Looking at my watch I wasn’t sure if I could get to the ferry by the time it closed for the day so I headed up the scenic Old Line Road. I knew that I had no time to waste if I was to get home before my darling wife came home from a day of shopping. With just minutes to spare, I stabled my iron horse and began the “honey do” work that she had instructed me to do. I had made it in time before her arrival home. This vagabond blood of mine is going to get me in to serious trouble yet if I’m not very careful…

Contentment is for those who have reached their goal
and are satisfied no more to wander.
Happily, I have not reached mine,
and have no intentions of doing so.


(Singleton, the author of the 1991 book “Of Foxfire and Phantom Soldiers,” passed away at the age of 79 on July 19, 2007. A longtime resident of Monroeville, he was born on Dec. 14, 1927 in Marengo County, graduated from Sweet Water High School, served in the Korean War, lived for a time among Apache Indians, moved to Monroe County on June 28, 1964 and served as the administrator of the Monroeville National Guard unit from 1964 to 1987. For years, Singleton’s column “Somewhere in Time” appeared in The Monroe Journal, and he wrote a lengthy series of articles about Monroe County that appeared in Alabama Life magazine. Some of his earlier columns also appeared under the heading of “Monroe County History: Did You Know?” He is buried in Pineville Cemetery in Monroeville. The column above and all of Singleton’s other columns are available to the public through the microfilm records at the Monroe County Public Library in Monroeville. Singleton’s columns are presented here each week for research and scholarship purposes and as part of an effort to keep his work and memory alive.)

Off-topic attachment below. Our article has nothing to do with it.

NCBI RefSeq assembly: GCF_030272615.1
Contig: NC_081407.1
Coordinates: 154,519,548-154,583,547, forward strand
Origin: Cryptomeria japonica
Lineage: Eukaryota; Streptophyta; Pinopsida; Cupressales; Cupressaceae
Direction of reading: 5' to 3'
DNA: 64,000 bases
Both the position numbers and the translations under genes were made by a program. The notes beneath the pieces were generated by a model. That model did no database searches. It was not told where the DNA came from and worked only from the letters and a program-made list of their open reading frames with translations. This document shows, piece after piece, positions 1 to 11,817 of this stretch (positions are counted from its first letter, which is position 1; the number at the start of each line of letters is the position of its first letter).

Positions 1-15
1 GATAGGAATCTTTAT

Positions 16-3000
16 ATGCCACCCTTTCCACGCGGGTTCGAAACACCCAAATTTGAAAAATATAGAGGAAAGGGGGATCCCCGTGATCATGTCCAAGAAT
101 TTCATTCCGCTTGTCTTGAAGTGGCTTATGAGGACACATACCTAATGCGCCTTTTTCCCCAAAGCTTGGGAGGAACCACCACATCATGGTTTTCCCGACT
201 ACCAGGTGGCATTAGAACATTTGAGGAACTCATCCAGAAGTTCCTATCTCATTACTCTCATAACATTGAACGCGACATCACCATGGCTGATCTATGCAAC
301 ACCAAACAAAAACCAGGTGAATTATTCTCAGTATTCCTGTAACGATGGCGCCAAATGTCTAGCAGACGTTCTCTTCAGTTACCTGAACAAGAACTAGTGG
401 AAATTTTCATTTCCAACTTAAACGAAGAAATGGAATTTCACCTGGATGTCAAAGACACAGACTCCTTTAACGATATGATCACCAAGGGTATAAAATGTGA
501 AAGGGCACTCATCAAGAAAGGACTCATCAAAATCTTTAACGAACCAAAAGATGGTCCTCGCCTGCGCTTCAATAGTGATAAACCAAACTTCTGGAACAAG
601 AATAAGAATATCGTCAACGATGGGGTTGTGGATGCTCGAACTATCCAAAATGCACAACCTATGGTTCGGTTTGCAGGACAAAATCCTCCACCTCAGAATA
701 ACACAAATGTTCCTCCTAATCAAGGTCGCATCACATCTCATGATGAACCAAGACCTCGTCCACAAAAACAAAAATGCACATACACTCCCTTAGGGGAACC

Today in History for July 22, 2017

Prairie Mission Historical Marker near Catherine, Ala.
July 22, 1298 – During the Wars of Scottish Independence, at the Battle of Falkirk, King Edward I of England and his longbowmen defeated William Wallace and his Scottish schiltrons outside the town of Falkirk.


July 22, 1376 - The legend of the Pied Piper of Hamelin leading rats out of town is said to have occurred on this date.

July 22, 1587 – A second group of English settlers arrived on Roanoke Island off North Carolina to re-establish the deserted colony.

July 22, 1598 – Shakespeare’s play “The Merchant of Venice” was entered on the Stationers’ Register.

July 22, 1779 - Mohawk Indian Chief and Freemason Joseph Brant led a mixed force of Loyalists and Indians in surrounding a force of 120 colonial militiamen from New York and New Jersey at Minisink, New York.